During this year spent working in the isolated jungles of Borneo, I have come to realize the truly unglamorous and challenging hardships that define the reality of long-term, international conservation work. Not only have I gained a deep appreciation for the dedication and sacrifice necessary to work in this field, I have also experienced exponential personal growth as I have been forced to persevere through vast cultural differences, language and communication barriers, erratically-available electricity, all varieties of discomfort, technical failures, extreme bouts of loneliness and even aggressive attacks from wild primates!
The Bornean Sun Bear Conservation Center (BSBCC) based in Sepilok, Sandakan, Sabah, Malaysia aims to conserve sun bears through improved animal welfare, rehabilitation, education and research. When sun bears are rescued from illegal captive situations they require acute efforts of rehabilitation because they are typically kept in highly unnatural, traumatizing conditions that impact the bears’ mental and physical health. The BSBCC provides a suitable home for these bears with rehabilitation as the main objective. In the wild, sun bears spend the first 2-3 years of their life learning forest survival skills from their mother, therefore, a significant stage in the rehabilitation process is allowing these orphaned/ex-captive bears to regain their forest skills through access to a designated forest enclosure.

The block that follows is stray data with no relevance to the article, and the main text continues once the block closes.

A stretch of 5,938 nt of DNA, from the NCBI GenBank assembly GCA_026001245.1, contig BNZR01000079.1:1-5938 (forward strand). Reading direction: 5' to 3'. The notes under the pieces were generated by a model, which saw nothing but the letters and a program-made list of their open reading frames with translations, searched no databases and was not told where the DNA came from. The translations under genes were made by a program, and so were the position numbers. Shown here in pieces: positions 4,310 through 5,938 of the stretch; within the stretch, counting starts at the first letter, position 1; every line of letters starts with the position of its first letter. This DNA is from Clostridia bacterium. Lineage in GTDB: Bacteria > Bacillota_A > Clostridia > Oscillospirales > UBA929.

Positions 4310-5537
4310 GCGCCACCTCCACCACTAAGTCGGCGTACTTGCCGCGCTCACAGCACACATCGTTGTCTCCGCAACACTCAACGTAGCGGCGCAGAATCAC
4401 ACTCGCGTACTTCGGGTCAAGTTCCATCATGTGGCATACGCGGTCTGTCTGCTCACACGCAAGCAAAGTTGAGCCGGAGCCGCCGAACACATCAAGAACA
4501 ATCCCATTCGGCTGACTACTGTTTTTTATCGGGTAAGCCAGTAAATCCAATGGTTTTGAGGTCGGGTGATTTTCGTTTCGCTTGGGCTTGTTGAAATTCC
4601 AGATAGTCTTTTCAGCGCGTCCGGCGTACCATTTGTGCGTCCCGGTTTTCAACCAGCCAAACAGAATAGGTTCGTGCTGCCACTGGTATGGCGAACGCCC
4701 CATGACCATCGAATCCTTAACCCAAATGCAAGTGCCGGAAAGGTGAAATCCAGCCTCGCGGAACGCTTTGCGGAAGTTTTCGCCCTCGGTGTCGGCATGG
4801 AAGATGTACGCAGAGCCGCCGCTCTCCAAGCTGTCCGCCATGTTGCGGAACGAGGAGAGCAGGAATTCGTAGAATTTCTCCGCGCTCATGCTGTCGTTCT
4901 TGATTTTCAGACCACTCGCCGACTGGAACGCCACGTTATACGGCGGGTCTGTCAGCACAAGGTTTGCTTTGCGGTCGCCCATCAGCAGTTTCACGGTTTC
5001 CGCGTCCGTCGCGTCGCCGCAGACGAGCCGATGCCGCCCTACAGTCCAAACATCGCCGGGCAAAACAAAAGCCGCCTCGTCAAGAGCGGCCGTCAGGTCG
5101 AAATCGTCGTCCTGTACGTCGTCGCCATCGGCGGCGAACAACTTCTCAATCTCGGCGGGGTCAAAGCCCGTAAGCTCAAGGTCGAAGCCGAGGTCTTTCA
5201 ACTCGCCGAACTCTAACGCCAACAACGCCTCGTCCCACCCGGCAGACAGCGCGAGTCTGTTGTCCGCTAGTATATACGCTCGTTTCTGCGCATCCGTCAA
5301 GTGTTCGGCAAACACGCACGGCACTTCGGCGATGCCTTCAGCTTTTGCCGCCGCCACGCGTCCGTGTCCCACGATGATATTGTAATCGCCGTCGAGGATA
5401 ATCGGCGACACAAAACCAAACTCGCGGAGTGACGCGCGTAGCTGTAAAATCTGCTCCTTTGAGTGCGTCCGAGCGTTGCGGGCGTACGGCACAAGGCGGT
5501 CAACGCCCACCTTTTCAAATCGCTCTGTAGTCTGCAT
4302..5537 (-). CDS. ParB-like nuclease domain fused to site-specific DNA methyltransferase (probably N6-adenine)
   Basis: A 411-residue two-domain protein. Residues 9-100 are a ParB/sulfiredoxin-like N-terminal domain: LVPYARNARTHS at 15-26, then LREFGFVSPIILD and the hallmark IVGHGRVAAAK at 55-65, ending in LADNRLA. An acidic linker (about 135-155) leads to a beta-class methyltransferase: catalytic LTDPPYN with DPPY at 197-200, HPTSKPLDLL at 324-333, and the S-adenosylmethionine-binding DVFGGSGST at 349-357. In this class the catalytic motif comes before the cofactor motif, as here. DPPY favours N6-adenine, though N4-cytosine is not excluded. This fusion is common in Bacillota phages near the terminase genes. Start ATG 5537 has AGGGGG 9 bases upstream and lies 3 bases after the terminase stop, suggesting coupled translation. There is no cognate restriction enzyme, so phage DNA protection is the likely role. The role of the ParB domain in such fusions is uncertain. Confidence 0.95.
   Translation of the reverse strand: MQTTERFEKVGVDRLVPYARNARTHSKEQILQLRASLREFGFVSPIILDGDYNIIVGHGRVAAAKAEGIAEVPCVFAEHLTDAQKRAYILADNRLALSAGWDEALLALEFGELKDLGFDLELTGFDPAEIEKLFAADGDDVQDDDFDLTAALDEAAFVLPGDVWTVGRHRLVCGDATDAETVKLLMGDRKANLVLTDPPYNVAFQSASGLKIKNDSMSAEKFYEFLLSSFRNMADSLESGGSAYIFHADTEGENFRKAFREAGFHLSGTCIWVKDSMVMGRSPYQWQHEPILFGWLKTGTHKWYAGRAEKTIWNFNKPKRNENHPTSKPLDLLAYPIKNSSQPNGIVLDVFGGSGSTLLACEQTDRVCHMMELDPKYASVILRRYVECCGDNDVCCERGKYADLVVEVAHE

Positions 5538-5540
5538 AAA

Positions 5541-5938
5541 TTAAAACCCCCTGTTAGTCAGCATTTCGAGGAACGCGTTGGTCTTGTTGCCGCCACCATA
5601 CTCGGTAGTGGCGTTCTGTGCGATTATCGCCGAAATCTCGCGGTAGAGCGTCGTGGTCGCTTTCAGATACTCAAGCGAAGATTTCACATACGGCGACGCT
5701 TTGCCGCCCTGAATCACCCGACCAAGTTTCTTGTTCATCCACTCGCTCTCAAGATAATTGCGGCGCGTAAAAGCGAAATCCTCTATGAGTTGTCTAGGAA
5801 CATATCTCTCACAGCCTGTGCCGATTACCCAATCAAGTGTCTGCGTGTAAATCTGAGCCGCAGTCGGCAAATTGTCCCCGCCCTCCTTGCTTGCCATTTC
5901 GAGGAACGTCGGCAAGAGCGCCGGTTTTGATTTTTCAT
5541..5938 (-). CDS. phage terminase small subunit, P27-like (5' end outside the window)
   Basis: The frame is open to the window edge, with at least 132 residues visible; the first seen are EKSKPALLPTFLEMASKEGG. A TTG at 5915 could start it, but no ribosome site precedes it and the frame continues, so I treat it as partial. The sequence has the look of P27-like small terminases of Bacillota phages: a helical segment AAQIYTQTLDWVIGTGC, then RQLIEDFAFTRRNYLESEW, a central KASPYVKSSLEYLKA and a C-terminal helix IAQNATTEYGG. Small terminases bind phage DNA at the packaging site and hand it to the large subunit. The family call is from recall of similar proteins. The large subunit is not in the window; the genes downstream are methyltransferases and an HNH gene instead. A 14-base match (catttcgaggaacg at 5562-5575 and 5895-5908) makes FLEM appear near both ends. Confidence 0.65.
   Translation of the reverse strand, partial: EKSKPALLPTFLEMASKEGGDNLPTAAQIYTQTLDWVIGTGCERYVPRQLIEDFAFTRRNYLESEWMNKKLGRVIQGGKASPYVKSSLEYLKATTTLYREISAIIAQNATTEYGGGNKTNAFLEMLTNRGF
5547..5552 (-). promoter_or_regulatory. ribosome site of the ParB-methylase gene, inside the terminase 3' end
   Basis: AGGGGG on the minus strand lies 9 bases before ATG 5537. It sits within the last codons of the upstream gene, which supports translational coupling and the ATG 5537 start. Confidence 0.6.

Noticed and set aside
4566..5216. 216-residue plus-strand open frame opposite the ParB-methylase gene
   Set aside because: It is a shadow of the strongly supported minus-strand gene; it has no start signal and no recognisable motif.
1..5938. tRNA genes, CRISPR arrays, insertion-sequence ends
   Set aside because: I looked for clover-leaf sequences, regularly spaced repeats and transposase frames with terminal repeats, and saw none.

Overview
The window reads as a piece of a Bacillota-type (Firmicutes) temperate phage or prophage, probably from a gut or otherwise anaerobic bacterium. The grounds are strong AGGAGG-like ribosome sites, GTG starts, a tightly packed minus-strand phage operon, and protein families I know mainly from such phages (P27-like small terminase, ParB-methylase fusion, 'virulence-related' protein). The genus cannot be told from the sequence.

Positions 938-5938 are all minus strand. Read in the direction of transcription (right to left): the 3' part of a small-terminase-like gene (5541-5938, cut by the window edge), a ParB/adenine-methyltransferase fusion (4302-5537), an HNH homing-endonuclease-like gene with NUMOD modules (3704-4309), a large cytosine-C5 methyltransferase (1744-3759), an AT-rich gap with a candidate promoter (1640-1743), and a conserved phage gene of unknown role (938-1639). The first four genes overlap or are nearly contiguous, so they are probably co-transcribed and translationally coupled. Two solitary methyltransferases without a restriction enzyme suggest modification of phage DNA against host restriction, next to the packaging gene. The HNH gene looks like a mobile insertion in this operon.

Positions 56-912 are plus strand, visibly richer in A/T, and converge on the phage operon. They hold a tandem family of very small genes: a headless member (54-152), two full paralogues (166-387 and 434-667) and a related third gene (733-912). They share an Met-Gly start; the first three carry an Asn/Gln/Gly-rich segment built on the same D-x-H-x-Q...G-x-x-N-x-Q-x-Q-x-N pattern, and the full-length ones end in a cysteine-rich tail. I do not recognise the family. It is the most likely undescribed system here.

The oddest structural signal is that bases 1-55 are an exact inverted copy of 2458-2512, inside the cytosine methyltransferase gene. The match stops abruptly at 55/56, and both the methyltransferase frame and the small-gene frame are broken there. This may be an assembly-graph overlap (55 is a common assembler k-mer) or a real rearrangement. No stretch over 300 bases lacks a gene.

My research involves observing the sun bears’ behavior while they spend this crucial time in the Centre’s forest enclosure. This observation time includes quantitative data collection on the individual bears’ activity and location in the forest area, as well as, qualitative written descriptions and photographic documentation of notable behaviors. I observe the bears from a distance using only non-invasive documentation and observation methods. All data and documentation collected is organized into an electronic database that enables an evaluative assessment of each bear’s progress during their rehabilitation time in the forest enclosure. This database also provides systematic measurements for evaluating the overall success of the rehabilitation process and supports the future design of a reintroduction program.
Currently, few observation studies have been based on sun bears in their natural habitat; therefore, this study will also be contributing crucial data on sun bear behavior and ecology that is necessary for the design of adequate conservation management plans for this species.